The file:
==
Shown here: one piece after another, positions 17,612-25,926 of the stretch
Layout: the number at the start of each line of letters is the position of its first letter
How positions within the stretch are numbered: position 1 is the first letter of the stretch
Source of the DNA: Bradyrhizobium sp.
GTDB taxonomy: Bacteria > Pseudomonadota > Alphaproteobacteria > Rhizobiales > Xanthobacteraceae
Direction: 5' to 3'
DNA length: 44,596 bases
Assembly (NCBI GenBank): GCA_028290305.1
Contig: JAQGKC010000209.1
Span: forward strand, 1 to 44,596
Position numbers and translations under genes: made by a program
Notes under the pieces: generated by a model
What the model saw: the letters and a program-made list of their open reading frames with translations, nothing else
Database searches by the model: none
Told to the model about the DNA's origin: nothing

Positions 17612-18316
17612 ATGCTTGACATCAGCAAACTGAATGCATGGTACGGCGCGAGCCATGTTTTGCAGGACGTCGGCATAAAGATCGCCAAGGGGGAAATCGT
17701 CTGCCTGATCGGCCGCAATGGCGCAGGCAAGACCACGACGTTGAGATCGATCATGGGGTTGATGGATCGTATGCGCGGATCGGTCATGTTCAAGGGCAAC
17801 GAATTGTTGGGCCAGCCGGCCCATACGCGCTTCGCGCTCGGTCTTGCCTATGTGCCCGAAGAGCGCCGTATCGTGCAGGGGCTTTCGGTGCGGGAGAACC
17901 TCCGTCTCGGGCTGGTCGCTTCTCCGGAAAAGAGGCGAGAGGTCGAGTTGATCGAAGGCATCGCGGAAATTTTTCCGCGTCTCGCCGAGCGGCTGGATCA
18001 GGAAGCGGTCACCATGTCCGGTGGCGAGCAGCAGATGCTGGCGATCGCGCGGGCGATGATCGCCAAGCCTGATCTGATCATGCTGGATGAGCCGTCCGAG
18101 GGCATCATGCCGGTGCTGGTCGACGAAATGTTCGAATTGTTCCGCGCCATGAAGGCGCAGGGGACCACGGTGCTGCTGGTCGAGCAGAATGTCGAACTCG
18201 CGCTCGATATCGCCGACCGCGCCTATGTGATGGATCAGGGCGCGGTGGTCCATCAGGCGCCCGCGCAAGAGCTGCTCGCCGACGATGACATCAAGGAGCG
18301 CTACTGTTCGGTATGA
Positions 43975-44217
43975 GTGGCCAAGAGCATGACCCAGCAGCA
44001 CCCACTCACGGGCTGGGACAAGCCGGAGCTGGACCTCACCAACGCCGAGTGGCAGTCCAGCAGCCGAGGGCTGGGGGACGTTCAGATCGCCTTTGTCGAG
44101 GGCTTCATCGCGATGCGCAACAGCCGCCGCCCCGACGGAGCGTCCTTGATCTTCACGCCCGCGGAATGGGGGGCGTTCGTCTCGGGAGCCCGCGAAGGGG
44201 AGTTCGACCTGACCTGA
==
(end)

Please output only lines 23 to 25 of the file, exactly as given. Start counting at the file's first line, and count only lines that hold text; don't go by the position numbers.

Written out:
18201 CGCTCGATATCGCCGACCGCGCCTATGTGATGGATCAGGGCGCGGTGGTCCATCAGGCGCCCGCGCAAGAGCTGCTCGCCGACGATGACATCAAGGAGCG
18301 CTACTGTTCGGTATGA
Positions 43975-44217